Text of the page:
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Elecampane1 is not so elongated as the preceding roots, but more substantial and more pungent; eaten by itself it is very injurious to the stomach, but when mixed with other condiments of a sweet nature, it is extremely wholesome. There are several methods employed for modifying2 its natural acridity and rendering it agreeable to the palate: thus, for instance, when dried it is reduced to a fine flour, and then mixed with some sweet liquid or other, or else it is boiled in vinegar and water, or kept in soak in it; it is also steeped in various other ways, and then mixed with boiled3 grape-juice, or else incorporated with honey or raisins, or dates with plenty of meat on them. Other persons, again, have a method of preparing it with quinces, or else sorbs or plums, while sometimes the flavour is varied by the addition of pepper or thyme.

This plant is particularly good for weakness of the stomach, and it has acquired a high reputation from the circumstance that Julia4 Augusta used to eat it daily. The seed of it is quite useless, as the plant is reproduced, like the reed, from eyes extracted from the root. This vegetable, as well as the skirret and the parsnip, is sown both in spring and autumn, a considerable distance being left between the plants; indeed, for elecampane, a space of no less than three feet is required, as it throws out its shoots to a very considerable distance.5 Skirrets, however, are best transplanted.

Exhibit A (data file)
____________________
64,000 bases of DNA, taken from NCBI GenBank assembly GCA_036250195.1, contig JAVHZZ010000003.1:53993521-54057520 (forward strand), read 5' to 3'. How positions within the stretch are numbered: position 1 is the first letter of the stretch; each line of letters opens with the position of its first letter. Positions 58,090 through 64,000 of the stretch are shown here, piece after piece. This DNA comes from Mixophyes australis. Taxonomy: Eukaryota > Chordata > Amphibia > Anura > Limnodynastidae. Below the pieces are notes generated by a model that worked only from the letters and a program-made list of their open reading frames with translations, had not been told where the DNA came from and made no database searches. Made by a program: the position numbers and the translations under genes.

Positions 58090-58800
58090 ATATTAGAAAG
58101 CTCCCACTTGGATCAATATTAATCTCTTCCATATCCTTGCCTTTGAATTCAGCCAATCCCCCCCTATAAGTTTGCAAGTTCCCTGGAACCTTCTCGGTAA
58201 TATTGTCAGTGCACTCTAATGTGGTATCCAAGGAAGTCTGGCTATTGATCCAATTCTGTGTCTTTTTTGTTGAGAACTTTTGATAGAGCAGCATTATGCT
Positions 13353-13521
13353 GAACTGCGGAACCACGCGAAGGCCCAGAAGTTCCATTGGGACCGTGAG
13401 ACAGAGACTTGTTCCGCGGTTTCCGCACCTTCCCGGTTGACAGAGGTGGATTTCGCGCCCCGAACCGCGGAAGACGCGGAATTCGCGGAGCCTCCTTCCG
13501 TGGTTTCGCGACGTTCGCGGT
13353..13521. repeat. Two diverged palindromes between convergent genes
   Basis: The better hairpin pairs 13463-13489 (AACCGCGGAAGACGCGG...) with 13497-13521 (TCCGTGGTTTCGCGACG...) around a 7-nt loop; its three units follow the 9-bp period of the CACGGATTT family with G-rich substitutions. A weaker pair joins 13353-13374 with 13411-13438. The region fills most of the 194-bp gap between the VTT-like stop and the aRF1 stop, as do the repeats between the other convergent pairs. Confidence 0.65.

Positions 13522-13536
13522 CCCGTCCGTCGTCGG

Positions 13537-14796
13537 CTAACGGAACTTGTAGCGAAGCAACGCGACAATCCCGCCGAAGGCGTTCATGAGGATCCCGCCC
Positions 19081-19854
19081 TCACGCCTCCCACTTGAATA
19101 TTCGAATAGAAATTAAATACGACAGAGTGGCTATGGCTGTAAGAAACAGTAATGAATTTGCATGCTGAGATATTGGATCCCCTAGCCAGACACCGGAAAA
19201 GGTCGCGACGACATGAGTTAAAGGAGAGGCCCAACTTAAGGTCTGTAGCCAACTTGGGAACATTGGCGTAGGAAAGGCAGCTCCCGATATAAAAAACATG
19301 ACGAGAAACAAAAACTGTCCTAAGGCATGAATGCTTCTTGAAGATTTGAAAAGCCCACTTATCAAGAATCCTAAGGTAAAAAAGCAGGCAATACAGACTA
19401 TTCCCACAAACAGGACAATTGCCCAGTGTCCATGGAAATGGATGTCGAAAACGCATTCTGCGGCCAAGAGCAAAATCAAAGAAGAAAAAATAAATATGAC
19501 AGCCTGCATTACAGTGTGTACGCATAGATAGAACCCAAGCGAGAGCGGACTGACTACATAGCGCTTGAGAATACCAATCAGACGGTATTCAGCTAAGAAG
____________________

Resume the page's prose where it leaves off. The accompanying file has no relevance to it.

1 The Inula Helenium of Linnæus. Its English name is derived from Inula campana, that under which it is so highly recommended in the precepts of the School of Health at Salerno. See also B. xx. c. 19. At the present day it is universally rejected as an article of food in any shape.

2 The School of Salerno says that it may be preserved by being pickled in brine, or else in the juice of rue, which, as Fée remarks, would produce neither more nor less than a veritable poison. The modern Pharmacopœias give the receipt of a conserve of elecampane, which, however, is no longer used.

3 "Defrutum." Must, boiled down to one half.

4 The daughter of Augustus Cæsar.

5 The same account nearly is given in Columella, De Re Rust. B. xi. c. 3.

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